Should You Renovate Or Rebuild? Here Are The Facts

Should You Renovate Or Rebuild? Here Are The Facts
  • Opening Intro -

    Whether to renovate or rebuild is a common question for homeowners who want to update their properties. Rebuilding resets the clock for everything from fixtures down to the foundation.

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On the other hand, remodeling can be highly targeted or carried out incrementally at your own pace, as your budget allows. The older your house, the more likely you might be to tear it down and rebuild from scratch.

Alternatively, your fixer-upper might not warrant the cost of a complete rebuild. Whatever your circumstances, there are other considerations to review before you make a decision, including these five core issues.

1. Your Goals and Preferences

Your goals and preferences are the starting points for working out which is the better choice. Consider what you want to achieve out of remodeling or rebuild, whether it’s a property refresh, aesthetic upgrades, or more space.

Real estate experts, Northern Virginia Home Pro, state, “Review how your needs will change in five, 10, 20 years.

For large families, rebuilding could be the only choice if you want to accommodate an extra generation or two.

On the other hand, you could be downsizing with limited property supply on the market, so you settle on buying to remodel.“

2. Land Features

The incline of your block of land and other features should be taken into account at the earliest planning stage as they can potentially affect everything. Land features can impact both renovations and rebuilds, but it tends to be more important for rebuilds.

For example, soil composition impacts earthworks and stability. Orientation affects how you can design to optimize heating and cooling. Incline or a sloping block can mean extra building costs including cutting into the hillside.

3. Restrictions

Check for restrictions such as zoning, work, and building permits and licenses applicable to your local area, and other rules. Local building, construction, plumbing, electrical, energy-conservation, and other codes can drastically impact which one would be the better choice for you.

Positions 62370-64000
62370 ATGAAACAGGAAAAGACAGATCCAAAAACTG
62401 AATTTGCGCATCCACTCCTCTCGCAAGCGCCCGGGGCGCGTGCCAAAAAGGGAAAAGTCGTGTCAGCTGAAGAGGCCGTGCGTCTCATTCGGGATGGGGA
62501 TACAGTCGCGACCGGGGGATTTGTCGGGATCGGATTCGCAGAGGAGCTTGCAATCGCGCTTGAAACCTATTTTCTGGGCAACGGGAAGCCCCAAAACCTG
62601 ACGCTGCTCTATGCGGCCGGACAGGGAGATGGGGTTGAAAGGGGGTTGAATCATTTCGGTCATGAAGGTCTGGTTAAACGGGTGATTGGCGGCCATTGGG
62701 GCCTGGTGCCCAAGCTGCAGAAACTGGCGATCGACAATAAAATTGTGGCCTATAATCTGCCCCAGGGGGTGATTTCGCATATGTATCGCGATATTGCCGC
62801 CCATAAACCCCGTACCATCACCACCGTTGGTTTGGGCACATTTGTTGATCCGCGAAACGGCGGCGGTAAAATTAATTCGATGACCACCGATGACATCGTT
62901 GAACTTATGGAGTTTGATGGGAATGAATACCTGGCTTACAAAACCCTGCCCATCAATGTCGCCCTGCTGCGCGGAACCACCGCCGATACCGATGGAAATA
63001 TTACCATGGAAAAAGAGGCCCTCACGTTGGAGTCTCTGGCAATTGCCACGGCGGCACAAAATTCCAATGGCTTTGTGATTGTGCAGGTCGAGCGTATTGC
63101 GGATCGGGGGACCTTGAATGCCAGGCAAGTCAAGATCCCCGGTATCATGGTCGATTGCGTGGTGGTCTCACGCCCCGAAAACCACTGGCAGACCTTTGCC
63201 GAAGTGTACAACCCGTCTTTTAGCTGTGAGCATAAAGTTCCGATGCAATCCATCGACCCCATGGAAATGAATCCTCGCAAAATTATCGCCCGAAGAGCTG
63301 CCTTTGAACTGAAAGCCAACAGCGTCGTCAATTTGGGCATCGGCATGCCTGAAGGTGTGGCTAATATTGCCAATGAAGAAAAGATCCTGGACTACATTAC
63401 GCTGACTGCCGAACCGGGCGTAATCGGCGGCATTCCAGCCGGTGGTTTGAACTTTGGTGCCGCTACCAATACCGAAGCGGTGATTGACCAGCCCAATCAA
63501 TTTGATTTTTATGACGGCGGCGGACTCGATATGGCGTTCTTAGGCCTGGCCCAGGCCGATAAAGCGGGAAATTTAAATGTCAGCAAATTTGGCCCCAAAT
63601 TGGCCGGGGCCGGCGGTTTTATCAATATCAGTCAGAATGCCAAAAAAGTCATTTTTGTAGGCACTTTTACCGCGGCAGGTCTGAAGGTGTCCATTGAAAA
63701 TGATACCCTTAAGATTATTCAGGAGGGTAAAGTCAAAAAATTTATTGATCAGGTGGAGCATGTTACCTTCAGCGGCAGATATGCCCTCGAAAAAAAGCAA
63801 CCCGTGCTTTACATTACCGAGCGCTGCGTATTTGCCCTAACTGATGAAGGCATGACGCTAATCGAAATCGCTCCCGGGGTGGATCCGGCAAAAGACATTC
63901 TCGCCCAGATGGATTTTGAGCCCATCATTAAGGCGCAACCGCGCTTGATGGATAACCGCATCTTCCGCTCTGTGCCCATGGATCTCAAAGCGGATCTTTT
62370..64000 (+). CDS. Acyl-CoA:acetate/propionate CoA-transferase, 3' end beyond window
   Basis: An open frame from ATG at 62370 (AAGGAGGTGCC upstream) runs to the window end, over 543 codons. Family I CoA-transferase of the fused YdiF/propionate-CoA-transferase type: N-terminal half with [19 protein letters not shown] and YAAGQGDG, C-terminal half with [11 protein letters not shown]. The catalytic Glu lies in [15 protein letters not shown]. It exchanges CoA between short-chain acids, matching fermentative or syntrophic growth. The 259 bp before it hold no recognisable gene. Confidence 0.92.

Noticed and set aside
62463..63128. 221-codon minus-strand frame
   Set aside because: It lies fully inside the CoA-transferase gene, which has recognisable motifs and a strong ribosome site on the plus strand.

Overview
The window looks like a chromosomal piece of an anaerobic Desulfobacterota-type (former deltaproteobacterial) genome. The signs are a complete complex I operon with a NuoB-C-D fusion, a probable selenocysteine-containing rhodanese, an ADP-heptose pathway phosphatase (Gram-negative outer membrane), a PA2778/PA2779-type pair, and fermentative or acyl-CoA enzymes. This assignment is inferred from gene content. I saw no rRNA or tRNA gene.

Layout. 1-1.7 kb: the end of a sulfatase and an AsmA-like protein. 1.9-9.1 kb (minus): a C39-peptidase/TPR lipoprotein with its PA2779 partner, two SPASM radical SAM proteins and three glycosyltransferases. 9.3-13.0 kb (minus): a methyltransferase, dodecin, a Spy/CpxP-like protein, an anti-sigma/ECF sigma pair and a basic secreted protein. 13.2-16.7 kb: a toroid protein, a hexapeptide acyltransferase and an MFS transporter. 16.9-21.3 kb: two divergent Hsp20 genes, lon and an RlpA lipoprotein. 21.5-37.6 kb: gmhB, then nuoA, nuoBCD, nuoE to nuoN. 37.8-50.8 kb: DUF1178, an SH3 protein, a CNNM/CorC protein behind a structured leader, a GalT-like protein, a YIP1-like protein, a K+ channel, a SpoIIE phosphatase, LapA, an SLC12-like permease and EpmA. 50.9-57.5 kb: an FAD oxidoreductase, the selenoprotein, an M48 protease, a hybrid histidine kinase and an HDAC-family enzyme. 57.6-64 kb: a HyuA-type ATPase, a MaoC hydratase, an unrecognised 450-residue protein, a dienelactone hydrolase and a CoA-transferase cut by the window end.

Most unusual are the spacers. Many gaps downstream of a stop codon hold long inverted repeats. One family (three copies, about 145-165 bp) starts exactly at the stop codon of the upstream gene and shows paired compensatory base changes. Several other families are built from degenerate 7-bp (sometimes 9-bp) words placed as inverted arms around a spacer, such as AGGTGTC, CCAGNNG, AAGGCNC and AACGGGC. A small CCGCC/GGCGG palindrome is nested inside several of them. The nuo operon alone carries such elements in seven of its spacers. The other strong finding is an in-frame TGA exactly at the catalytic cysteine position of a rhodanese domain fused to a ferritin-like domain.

Furthermore, if you’re planning a condo renovation, get in touch with your condo association first, as there are varied policies for developmental projects. You have to make sure that you are not breaking any rules or regulations.

Your city council could have prohibitions on tear-downs or significant changes. Consider all the rules that could apply to your property. For example, a historic home may be subject to stricter restrictions on what you can change.

4. Existing Condition

Whether you decide to renovate or rebuild can also depend on your home’s existing condition, and with this, what your goals are. The condition of your home includes any features that hold sentimental value for your family or offer market value for potential buyers.

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For example, your home might have spaces with special significance for your family. Similarly, features such as antique flooring, stonework, and ceiling beams could be worth retaining for attracting buyers. If your home has structural damage, a rebuild could be better.

5. Budget

Overarching all other considerations is the need to work within what you’ll be able to afford – or how much you want to spend. Take into account things like the likely boost to your home equity or overall ROI as well as whether you’re selling soon.

For example, the selective demolition of your home could be more challenging than a tear-down, ultimately yielding a lower ROI than a rebuild. Similarly, an involved renovation might not recoup your costs if you sell soon because your home will still be an older one.

Generally, a rebuild will cost 20% more than an extensive remodel, which starts at around $100 to $500 per square foot. However, factors like materials, workmanship, and where you live can lead to far higher costs.

other valuable tips:

In Summary

Renovation or rebuild might seem like a simple choice at first glance but often becomes a more complex question when you look at it closely. With an older home, a renovation might end up costing you much more especially if heating, cooling, plumbing, and electrical systems are updated.

It is important to be aware that unexpected issues may arise from mold to structural issues. The general rule is to choose renovation if you’re updating only selected areas or if a comprehensive remodeling will cost considerably less than a rebuild. Renovation might also be the better option if your older home has historical or design features of value.

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